Mavic 631 "Starfish" cranks use a large thin spider outboard of all the chainrings. Unlike conventional cranks where the arm extends from pedal eye to crank spindle, the 631 becomes thin in the spider area.

Even some light riders report chainring rub when pushing hard on the pedals. It is interesting to consider the torsional stiffness of the "starfish" spider against loads at the 3 o'clock position, compared to the stiffness of the arm with the pedal at the same position.

As background, the torsional stiffness of a solid (not hollow)
cylinder rises with the 4th power of the cylinder diameter, that is
r^{4}.

To a first/crude approximation, the torsional stiffness of a general beam is related to the stiffness of the largest "inscribed cylinder", that is the largest-diameter cylinder that fits within the cross-section of the beam. Stiffness is (roughly) proprotional to the stiffness of the largest inscribed cylinder multiplied by that ratio to the total beam cross section — that is, if the total area is 6 and the area of the cylinder is 2, then the total stiffness is 6/2=3 times the stiffness of the cylinder.

stiffness = (cylinder stiffness) × (total area)/(cylinder area)

The Mavic arm tapers slightly from the pedal eye to the "starfish", but is pretty close to 1/2" (sorry for the inch units, old measuring tools). The stiffness would be proportional to

0.5^{4}= 0.0625

The area of the largest inscribed cylinder is

4/3 × π × (0.5/2)^{2}= 0.262 square inches

The arm is roughly 1.2" x 0.5" but the outer face is sloped, making the total cross section aree slightly less, perhaps

1.2 × 0.5 × 0.9 = 0.54 square inches

or about 2.1 times the area of the inscribed cylinder.

0.5^{4}× 2.1 = 0.131 total section stiffness

The "starfish" tapers from the arm towards the spindle, getting thicker again near the spindle. The "starfish" is thickest on a line going from the pedal eye to the BB spindle. The thinnest part of that line is about 5mm before it starts thickening near the spindle. At that point, it is about 0.285" thick, so the largest inscribed cylinder has stiffness proportional to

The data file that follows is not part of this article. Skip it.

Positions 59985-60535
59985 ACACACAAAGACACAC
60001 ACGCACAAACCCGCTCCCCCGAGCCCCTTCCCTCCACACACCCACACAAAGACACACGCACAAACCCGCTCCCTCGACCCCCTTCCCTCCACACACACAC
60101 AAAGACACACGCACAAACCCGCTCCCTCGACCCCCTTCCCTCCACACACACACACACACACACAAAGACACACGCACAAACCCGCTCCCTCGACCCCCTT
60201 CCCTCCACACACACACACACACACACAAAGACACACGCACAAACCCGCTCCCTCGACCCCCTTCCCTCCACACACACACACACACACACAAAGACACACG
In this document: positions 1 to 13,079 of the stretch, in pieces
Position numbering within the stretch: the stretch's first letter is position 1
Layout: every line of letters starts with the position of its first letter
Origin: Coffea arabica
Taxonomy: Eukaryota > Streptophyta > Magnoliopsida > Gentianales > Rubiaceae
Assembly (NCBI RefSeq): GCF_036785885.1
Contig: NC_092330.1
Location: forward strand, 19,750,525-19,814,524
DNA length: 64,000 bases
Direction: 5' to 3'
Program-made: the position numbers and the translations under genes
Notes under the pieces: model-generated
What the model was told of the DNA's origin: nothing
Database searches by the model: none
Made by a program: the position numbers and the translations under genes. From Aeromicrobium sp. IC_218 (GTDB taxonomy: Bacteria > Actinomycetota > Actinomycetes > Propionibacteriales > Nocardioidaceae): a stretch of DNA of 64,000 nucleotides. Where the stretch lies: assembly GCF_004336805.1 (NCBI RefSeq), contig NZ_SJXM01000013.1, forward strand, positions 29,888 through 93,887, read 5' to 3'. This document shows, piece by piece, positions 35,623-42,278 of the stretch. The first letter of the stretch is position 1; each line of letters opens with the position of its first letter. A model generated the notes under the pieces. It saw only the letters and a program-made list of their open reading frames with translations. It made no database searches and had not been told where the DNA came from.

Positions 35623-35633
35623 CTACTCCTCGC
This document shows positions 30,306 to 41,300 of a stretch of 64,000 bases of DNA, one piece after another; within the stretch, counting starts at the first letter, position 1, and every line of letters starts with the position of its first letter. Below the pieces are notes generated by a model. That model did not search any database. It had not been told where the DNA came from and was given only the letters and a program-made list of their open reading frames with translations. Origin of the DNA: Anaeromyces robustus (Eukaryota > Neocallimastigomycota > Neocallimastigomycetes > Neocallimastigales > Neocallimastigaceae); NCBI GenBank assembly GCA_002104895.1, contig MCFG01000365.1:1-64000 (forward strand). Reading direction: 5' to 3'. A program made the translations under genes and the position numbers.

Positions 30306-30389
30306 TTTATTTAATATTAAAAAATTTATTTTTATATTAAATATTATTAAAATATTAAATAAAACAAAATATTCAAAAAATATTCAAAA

0.285^{4}= 0.00659

The area of the largest inscribed cylinder is

4/3 × π × (0.285/2)^{2}= 0.0821 square inches

Consider a line through the "starfish" that is at right angles to the crank, roughly the slight line in the lower photo above. The thickness of the "starfish" varies along that line from 0.285" in the center to as little as 0.185" near the edge. The area is thus ROUGHLY

4.37 × 0.285 × 0.75 = 0.934 square inches

The area of the largest inscribed cylinder is 0.0821 square inches, so the section area is about 0.934/0.0821=11.4 times the section area of the largest inscribed cylinder. Thus, the total stiffness in the section would be proportional to

0.285^{4}× 11.4 = 0.0752 total section stiffness

Comparing the two section stiffnesses:

0.0752 / 0.131 = 5.75

Total pedal twisting under load depends on both the stiffness of the beam and the length of the beam. The flexy part of the "starfish" is only about 20mm, compared to a total length of about 170mm, so only about 10% is more flexy. Thus, if the flex of a full-length thick arm is 1.0×170, and if we take the flexiness of the "starfish" to be 5.0, then flex of the arm and starfish together is roughly

1.0 × (170 - 20) + 5.0 × 20 = 250

or about 45% more pedal twist under the same load.

From the standpoint of chainring rub, twisting of the arm past the spider is irrelevant, and chainring motion depends only on stiffness in the spider area. The 5.0 figure for the "starfish" represents the amount of flex in the two spider arms closest to the crank, with much less flex going to the three arms opposite the spindle. However, twisting the two spider arms nearest the crank will still cause some chainring motion at about 12 o'clock where the chain passes through the front derailleur.

A 5x increase in flex would explain chain rub on the derailleur.

It should be understood the above is more of a thought experiment than an actual numerical result. Notably, it is debatable what is the "right" section where we should compute torsional stiffness. Also, the above uses many approximations, and sometimes small approximations lead to large errors.

Nevertheless, it shows how at least some parts of the design are much more flexible than a conventional crank, and thus why riders would experience more chainring rub than with other cranks of similar weight and arm section.

Note that stiffness and strength are different, and so the increased flexibility of the crank does not indicate reduced durabiilty.